[1]Bolter [7] used the term `episode' the way the term `lexia' [19] is now conventionally used, but his use of the term episode did not catch on; apologies if this new use of the term episode causes confusion. It was tempting to borrow Douglas's [10] term `strand' -- but this seems to prejudge the issue of whether the episode is linear and to be more narrowly suited to the specifics of the node-link model.

[2]This author knows of no literary hypertexts explicitly based on sets as a substructuring method. The complete absence of set-based literary hypertext is both striking and hard to explain (though set-based substructuring is not usually present as an off-the-shelf abstraction in commercially available hypertext software.)

[3]Trellis ([34], [11]) provides a formal basis for dealing with such questions. For a Trellis hypertext one may describe an acteme as any form of hypertext activity which causes the Petri net to fire. If within-component scroll-bars are devices maintained entirely by a client which does not fire the net when they are operated, they would not be considered actemes.

[4]Figure 1 as drawn implies that the lexia is "atomic" with respect to episodes -- i.e. a lexia is either entirely in or entirely out of an episode. Of course an episode may include only part of a lexia; there is no guarantee the reader will read the whole thing.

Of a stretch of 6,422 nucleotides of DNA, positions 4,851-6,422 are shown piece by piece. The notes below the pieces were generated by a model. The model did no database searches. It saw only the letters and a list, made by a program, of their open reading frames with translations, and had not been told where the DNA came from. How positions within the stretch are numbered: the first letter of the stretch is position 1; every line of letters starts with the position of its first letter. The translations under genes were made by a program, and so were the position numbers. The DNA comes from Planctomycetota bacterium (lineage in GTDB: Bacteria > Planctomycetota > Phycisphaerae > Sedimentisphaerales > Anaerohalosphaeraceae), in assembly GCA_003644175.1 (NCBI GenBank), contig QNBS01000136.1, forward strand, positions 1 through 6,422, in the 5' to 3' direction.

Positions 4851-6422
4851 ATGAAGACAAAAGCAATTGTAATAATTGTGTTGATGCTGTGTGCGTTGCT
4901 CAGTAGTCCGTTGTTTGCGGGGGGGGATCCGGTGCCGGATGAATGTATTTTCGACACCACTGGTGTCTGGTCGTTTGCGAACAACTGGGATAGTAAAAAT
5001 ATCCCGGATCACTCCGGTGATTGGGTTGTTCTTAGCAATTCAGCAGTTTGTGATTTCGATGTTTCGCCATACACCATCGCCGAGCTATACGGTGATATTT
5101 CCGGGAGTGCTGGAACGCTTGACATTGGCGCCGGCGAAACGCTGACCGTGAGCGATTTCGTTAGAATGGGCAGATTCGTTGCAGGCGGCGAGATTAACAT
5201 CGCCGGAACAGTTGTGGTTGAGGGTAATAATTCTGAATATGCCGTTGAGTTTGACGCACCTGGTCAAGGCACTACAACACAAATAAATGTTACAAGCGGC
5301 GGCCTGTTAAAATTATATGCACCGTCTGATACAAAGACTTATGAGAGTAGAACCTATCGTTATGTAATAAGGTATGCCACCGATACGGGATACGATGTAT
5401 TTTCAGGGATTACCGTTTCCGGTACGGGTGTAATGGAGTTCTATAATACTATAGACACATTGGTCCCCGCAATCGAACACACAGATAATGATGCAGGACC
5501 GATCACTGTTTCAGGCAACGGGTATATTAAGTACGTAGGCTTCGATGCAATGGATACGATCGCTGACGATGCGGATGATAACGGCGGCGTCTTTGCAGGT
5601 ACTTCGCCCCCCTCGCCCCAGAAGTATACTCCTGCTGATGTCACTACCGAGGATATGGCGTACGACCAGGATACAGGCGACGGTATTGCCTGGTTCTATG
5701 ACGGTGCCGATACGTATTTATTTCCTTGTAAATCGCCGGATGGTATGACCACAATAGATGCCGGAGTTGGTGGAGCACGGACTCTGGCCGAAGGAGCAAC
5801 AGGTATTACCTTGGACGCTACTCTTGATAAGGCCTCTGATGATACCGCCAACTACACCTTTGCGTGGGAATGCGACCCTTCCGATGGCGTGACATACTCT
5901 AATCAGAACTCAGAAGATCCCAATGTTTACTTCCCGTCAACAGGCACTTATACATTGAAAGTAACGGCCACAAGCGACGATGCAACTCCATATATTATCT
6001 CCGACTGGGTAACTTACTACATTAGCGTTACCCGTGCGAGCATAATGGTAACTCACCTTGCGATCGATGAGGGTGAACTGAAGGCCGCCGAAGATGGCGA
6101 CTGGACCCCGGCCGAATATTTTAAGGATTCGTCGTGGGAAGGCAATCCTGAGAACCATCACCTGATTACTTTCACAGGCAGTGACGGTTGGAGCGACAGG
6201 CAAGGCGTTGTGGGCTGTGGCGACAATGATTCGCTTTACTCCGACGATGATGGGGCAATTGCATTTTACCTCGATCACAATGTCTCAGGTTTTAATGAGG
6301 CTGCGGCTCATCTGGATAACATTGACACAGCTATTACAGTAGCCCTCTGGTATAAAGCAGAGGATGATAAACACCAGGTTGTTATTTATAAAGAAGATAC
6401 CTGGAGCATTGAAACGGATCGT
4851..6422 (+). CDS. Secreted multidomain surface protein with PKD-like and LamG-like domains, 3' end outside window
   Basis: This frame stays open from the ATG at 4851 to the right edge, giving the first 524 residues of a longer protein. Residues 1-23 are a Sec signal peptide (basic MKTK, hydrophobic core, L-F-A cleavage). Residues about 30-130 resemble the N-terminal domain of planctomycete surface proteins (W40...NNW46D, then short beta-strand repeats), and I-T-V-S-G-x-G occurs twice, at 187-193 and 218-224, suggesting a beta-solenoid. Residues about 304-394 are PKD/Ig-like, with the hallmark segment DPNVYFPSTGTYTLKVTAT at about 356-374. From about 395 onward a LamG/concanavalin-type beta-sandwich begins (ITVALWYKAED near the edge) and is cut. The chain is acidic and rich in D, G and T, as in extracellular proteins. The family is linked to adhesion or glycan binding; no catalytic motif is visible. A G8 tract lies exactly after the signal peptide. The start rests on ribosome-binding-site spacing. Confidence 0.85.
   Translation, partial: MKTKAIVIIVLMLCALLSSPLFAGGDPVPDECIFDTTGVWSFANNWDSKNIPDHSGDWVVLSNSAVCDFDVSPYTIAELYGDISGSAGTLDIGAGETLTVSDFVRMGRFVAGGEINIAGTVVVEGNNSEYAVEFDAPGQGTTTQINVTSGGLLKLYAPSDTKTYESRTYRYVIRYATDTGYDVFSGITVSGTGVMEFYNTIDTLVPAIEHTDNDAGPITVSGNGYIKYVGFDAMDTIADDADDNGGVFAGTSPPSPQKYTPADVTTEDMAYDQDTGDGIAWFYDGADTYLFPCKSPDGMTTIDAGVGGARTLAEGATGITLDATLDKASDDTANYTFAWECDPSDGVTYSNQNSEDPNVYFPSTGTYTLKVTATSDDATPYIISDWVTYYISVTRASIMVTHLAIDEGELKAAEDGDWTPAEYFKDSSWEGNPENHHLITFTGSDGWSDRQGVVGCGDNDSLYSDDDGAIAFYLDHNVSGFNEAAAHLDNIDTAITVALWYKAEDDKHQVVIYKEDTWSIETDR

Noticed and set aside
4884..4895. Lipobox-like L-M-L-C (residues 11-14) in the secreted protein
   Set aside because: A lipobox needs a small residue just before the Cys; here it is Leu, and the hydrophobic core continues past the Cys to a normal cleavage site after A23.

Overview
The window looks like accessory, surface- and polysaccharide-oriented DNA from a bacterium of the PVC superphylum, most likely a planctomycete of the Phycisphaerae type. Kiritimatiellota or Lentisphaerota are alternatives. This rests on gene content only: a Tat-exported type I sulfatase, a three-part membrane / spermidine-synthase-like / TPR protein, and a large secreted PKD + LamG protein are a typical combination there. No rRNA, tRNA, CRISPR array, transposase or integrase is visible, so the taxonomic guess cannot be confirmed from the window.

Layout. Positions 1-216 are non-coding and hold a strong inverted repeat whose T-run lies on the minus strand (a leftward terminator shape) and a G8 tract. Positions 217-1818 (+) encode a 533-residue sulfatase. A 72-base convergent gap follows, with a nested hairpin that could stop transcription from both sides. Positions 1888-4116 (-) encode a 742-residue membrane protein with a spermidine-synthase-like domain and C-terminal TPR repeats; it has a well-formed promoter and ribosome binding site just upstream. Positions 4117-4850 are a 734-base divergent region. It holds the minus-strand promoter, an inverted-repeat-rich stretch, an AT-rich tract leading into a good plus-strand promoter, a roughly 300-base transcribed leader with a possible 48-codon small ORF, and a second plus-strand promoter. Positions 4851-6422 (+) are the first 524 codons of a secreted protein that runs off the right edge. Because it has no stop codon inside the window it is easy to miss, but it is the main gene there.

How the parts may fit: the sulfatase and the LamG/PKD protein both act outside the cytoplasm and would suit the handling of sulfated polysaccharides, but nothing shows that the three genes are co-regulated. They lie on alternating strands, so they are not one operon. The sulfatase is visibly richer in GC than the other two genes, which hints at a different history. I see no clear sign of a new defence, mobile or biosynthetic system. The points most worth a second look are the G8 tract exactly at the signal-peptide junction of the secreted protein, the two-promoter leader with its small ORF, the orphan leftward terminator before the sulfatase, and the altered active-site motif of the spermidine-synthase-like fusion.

[5]Zellweger [37] discusses implementation of a similar concept, though her paths are constructed by the author rather than the reader.

[6]At the Spatial Metaphors Workshop at ECHT'94, Mark Bernstein raised the question of how the user of a hypertext might be able to estimate the cost of following a link. Should actemes be coded so that the reader can estimate the cost of activating them?

[7]In [10] Douglas refers to such maps as "cognitive maps". To call the "actual" map of the node-link structure a "cognitive" map is a serious confusion. The map may be structural more than it is cognitive. One might in some cases call a reader's map in the context of an overt gathering interface cognitive; whether the writer's structure map is cognitive or not depends on the circumstances.

[8]This section is heavily indebted to Douglas's paper. While it should not be taken as simply a restatement of her work, most of the ideas in this section were the direct result of reading her very stimulating discussion.